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It's been an interesting couple of weeks for Digital River. Its deadline to re-sign Microsoft to an extension of the Microsoft Operations Digital Distribution Agreement, which would continue Digital River provision of Microsoft Store’s e-commerce platform beyond March, 2015 came and went on Dec. 1. While only a handful of people might have noticed, the company made a bigger splash on Dec. 8 when it announced an extension of the negotiation timeframe until Dec. 19.

Digital River's stocks rose and fell with the ups and downs of the announcements, dropping almost 25 percent from its close of $25.51 on Friday, Dec. 5, to $19.71 on Monday, Dec. 8. The stock eventually bottomed at $16.58 on Dec. 11, a drop of 35 percent in less than a week. On the power of yesterday's news the stock closed at $24.08, a 45 percent jump from last week’s low.

Discussion Point: Omnichannel Marketing in the 2014 Holiday Season

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Marketing technology vendors love to preach the value of sending consumers personalized offers on the device they're using at just the right moment.

Though we're only emerging from the developmental infancy of omnichannel marketing, several companies offer software and services that promise to do just that. Chief marketing officers at major retailers are spending more of their budgets on collecting data, analyzing actions and monitoring social media -- all with an eye toward increasing sales in their hyper-competitive sector.

Sitecore's New Experience Database Collects, Connects Data

To borrow a phrase from defending Super Bowl champion coach Pete Carroll, Sitecore was "pumped and jacked" at its annual conference in September when it previewed Version 8 of its web content management system (CMS).

Meanwhile, it quietly released a softer update, Sitecore 7.5, which introduces an Experience Database (xDB) that is designed to help end-users make immediate use of customer data.

"The big change  with 7.5 is the ability to collect and connect customer experience data at scale," said Mark Floisand, vice president of marketing for Mill Valley, Calif.-based Sitecore. "When I say collect and connect I mean gathering information from both within Sitecore and other systems. We're aggregating that information down to the individual level so marketers are able to effectively have a single view of the customer."

Discussion Point: Who'll Win the Digital Marketing Arms Race?

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Sitecore CEO Michael Seifert caught our attention last month when he claimed the "arms race" among 1,000-plus digital marketing vendors is hurting the industry.

"Frankly, I think it's getting absurd," he told the crowd at his company's annual symposium in Las Vegas. "Marketing technology is starting to fail the marketer."

His argument was that the smaller players only operate on the channel they serve. Seifert believes Sitecore's comprehensive approach puts it among the marketing cloud superpowers -- like Oracle and Adobe -- that will thrive while smaller players fade away.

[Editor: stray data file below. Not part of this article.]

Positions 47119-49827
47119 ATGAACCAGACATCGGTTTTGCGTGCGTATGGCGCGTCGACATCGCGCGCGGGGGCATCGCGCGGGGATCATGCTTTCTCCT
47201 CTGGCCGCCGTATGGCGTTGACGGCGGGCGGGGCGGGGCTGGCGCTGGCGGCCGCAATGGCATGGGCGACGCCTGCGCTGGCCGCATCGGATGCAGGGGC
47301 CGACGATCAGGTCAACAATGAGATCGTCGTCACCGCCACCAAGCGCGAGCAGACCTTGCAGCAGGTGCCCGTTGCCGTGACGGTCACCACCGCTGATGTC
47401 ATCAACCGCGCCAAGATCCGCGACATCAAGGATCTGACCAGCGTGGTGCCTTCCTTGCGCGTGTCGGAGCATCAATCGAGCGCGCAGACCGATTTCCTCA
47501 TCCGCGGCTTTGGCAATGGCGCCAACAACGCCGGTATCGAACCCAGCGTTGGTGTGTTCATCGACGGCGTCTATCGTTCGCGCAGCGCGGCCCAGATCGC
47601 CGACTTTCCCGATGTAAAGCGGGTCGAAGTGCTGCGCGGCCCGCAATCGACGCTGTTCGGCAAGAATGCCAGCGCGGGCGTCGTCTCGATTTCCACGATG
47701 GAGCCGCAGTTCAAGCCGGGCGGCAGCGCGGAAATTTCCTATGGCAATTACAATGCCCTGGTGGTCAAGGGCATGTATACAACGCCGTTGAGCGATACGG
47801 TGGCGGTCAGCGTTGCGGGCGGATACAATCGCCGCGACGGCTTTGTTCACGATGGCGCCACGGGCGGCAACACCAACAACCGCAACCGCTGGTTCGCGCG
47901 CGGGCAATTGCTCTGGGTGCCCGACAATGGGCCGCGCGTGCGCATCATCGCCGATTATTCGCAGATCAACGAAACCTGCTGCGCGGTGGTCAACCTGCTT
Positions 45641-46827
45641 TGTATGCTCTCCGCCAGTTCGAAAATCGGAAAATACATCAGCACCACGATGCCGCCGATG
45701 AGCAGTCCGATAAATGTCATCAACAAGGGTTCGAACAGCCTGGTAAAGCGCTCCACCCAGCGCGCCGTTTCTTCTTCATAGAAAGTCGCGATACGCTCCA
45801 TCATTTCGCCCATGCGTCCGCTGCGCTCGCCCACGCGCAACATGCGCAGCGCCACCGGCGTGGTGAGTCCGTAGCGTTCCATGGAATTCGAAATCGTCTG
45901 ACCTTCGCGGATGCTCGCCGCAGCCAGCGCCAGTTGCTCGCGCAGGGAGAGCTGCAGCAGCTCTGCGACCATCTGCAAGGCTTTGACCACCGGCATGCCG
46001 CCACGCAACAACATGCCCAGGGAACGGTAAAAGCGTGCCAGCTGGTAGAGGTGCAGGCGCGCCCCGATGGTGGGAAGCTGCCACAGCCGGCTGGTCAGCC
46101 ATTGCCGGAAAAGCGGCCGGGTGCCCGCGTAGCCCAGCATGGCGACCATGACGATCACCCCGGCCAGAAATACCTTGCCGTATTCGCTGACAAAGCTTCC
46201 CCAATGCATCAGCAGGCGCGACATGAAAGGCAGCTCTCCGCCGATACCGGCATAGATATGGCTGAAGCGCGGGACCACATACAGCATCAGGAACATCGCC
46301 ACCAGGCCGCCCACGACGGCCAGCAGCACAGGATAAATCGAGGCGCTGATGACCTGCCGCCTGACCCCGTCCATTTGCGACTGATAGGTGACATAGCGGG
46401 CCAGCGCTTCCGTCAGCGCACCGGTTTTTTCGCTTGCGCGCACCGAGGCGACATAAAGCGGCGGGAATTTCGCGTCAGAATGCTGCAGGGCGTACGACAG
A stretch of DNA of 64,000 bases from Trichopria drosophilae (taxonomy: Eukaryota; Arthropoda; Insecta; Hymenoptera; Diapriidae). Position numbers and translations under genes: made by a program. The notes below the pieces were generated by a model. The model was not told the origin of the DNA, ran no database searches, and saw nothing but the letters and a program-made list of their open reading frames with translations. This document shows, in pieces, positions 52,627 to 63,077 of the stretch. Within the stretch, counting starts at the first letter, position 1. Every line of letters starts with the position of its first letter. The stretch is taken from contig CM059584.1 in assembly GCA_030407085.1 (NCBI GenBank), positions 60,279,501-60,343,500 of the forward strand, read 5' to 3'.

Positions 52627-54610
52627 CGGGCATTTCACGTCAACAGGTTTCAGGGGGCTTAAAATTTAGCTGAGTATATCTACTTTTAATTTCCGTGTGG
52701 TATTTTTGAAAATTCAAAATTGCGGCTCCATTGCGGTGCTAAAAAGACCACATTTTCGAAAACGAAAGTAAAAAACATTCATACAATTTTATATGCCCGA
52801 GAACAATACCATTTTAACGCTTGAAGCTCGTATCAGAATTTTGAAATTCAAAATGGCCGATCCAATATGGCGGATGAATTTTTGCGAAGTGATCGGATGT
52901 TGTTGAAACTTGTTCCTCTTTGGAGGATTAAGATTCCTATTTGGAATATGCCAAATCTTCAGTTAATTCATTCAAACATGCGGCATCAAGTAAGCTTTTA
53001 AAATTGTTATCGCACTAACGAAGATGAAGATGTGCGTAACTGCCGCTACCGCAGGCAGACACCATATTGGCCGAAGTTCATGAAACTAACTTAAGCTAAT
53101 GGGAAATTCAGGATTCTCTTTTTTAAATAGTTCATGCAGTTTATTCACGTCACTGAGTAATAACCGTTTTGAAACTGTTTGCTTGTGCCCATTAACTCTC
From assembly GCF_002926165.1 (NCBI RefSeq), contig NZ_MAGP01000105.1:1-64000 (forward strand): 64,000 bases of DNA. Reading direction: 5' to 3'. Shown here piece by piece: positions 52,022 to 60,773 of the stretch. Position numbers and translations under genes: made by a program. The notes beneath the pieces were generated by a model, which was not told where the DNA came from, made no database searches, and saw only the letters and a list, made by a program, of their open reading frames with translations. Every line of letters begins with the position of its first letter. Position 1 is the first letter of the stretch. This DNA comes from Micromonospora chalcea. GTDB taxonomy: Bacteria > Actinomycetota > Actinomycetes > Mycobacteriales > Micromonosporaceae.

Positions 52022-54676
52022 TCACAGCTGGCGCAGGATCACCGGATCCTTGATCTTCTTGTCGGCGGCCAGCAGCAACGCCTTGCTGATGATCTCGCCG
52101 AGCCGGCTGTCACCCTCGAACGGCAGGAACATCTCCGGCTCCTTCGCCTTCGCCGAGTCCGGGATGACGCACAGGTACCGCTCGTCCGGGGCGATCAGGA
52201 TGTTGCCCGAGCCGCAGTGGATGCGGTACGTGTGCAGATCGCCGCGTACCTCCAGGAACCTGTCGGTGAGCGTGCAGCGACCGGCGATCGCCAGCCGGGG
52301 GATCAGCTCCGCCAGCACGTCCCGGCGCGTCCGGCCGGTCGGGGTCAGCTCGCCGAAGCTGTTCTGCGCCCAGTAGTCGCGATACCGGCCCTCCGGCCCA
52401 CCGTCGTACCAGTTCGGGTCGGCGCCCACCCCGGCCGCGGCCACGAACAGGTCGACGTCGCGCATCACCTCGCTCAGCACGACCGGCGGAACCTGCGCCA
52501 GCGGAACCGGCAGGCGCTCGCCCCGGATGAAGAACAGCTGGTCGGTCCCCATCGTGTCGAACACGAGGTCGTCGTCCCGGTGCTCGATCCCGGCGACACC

Can Akumina Make SharePoint a Web CMS Contender?

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In the age of digital experience, not all companies are rushing into relationships with superpower providers like Adobe, Sitecore and Oracle.

Most, however, already have SharePoint, and many of those are trying to figure out how to extend its use to public-facing websites.

Enter Akumina, a three-year-old company whose founders have extensive experience in building and deploying such websites. It's led by CEO Ed Rogers and COO Steve Sherkanowski, who worked for years managing technical, operations and marketing activities at Ektron.

The Nashua, N.H.-based company recently introduced InterChange, a suite of role-based authoring and site management tools designed to give marketing teams control over SharePoint sites.

Three CX Consultants Share Strategies in 'Connect'

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As marketing shifts from campaigns and brand-building to analytics and cross-channel personalization, there's growing importance in understanding and shaping each customer's experience.

There are more than 1,000 technology vendors happy to sell products and services that promise to help, but ultimately all marketers must adopt their own plans to make the most of those technologies. And that can be the hardest part.

Lars Birkholm Petersen, Ron Person and Christopher Nash (shown L to R) have been working on this problem for years at Sitecore, where they consult with customers on how to make the most of the company's customer experience platform. Now they've shared their thinking in a book: "Connect: How to Use Data and Experience Marketing to Create Lifetime Customers." The book will go on sale Monday. 

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Sitecore Tackles Barriers to Customer Engagement #SYMNA

It's clear from the sessions at this year's packed Sitecore Symposium 2014 in Las Vegas that Sitecore is tackling business barriers to customer engagement head on.

Sitecore partners see this in the field all the time. Customers are impressed with the system's customer engagement technology (with yet a new name, The Sitecore Experience Platform). In many cases the engagement tools are the reason they choose the product in the first place.

But once they get it in-house, they hit a set of core business problems that often stop full implementation of engagement features in its tracks. The biggest issue is that customer engagement software (and not just Sitecore's) needs to be managed in the context of a defined business model with objectives and resources to achieve those objectives.

Without planning and process to begin with those nice customer engagement features will be poorly used, or used not at all.

Sitecore Symposium Briefs: Customer Metrics Lacking #SYMNA

While most of the headlines at the Sitecore Symposium focused on features in version 8, that wasn't the only news. Here are some other noteworthy items: